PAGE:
facilitators and barriers to adoption of GWG recommendations by health care providers in their clinical practice;

  • Partner and family influences on GWG;

  • Influences of genetic factors, epigenetic events, and developmental programming on GWG;

  • How GWG affects birth outcomes, postpartum weight retention, and overweight and obesity in later life among adolescents and older women. Findings from these studies should be used to reevaluate the appropriateness of GWG recommendations for these women;

  • Determining whether maternal biomarkers such as leptin, adiponectin, and other markers of insulin sensitivity can be used to enhance clinical prediction of adverse birth outcomes and guide further interventions for women with GWG outside the recommended ranges. Data on relevant biomarkers should be made available through databases such as the Federal Human Nutrition Research and Information Management (HNRIM) System Database; and

  • Influences of psychological factors, such as depression, stress, social support, and attitude toward GWG on actual GWG.

The Department of Health and Human Services or other appropriate federal agencies should:

  • Track racial/ethnic and socioeconomic disparities in GWG and that the research community should conduct studies on how GWG affects birth outcomes, postpartum weight retention, and overweight and obesity in later life among women of different racial/ethnic and socioeconomic groups;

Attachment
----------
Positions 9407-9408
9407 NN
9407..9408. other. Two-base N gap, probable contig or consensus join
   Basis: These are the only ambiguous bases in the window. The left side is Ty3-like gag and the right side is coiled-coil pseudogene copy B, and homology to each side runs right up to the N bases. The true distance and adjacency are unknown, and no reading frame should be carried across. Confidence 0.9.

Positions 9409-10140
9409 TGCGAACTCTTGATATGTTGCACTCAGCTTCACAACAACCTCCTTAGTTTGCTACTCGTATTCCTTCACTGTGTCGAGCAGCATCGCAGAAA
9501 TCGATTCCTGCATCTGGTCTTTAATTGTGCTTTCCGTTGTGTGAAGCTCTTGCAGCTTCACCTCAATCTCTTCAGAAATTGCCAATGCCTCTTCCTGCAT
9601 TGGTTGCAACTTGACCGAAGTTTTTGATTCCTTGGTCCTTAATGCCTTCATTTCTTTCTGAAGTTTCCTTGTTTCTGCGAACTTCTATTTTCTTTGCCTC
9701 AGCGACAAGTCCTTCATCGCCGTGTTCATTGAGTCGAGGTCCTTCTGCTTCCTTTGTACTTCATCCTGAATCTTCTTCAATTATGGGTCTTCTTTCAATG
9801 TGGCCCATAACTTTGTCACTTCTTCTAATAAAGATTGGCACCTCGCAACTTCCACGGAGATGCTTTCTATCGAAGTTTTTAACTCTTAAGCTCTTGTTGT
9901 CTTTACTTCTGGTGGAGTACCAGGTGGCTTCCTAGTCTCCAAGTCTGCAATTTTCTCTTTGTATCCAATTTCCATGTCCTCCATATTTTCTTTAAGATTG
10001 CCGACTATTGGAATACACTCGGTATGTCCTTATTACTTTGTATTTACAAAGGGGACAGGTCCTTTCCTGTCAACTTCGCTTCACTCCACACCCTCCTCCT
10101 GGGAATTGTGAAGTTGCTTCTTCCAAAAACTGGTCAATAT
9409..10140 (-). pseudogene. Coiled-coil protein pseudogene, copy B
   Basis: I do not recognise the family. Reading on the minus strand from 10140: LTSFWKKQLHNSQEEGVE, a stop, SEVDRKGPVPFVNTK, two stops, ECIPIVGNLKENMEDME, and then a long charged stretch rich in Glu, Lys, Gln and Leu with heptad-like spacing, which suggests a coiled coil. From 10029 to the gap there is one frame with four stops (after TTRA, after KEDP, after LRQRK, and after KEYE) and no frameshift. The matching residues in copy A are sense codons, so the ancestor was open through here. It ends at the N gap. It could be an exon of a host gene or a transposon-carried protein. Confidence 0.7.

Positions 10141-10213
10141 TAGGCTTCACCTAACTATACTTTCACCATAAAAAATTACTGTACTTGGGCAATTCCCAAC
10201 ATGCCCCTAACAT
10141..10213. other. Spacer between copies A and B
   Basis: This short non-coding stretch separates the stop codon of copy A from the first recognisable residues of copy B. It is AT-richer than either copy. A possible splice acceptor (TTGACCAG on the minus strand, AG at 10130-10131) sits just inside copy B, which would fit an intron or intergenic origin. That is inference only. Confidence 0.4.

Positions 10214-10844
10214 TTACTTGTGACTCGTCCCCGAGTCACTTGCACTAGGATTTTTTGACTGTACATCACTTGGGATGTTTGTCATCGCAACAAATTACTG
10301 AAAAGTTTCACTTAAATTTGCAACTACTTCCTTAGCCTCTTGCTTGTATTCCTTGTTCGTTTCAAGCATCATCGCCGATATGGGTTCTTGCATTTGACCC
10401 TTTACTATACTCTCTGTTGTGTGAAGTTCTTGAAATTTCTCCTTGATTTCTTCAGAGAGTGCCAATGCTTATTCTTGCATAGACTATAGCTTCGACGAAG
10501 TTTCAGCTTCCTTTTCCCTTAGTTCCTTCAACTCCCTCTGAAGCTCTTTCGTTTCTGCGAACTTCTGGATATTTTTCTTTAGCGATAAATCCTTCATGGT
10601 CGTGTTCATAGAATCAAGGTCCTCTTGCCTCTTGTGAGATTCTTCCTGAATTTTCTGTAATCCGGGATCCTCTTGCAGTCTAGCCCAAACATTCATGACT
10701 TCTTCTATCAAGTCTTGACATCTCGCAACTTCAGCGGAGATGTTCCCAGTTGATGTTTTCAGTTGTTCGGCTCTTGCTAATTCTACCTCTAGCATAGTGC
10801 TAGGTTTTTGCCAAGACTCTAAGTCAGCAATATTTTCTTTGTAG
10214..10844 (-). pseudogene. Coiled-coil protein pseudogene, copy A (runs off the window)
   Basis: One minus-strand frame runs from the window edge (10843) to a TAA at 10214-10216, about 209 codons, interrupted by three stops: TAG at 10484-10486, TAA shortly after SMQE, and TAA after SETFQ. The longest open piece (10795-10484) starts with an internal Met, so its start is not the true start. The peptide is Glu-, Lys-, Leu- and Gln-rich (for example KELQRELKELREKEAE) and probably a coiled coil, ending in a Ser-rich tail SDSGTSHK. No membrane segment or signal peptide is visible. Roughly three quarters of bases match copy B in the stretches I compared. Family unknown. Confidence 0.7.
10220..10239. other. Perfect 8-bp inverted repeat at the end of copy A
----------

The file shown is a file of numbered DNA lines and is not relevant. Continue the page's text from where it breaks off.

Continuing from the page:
• Collect nationally representative data on dietary intake, physical activity, and food insecurity among prepregnant, pregnant, and postpartum women, and report these data by prepregnancy body mass index (including all classes of obesity), age, racial/ethnic group, and socioeconomic status; and

  • Collect data on GWG among vulnerable populations.


Abraham S., A. Taylor and J. Conti. 2001. Postnatal depression, eating, exercise, and vomiting before and during pregnancy. International Journal of Eating Disorders 29(4): 482-487.

Abrams B., S. L. Altman and K. E. Pickett. 2000. Pregnancy weight gain: still controversial. American Journal of Clinical Nutrition 71(5 Suppl): 1233S-1241S.

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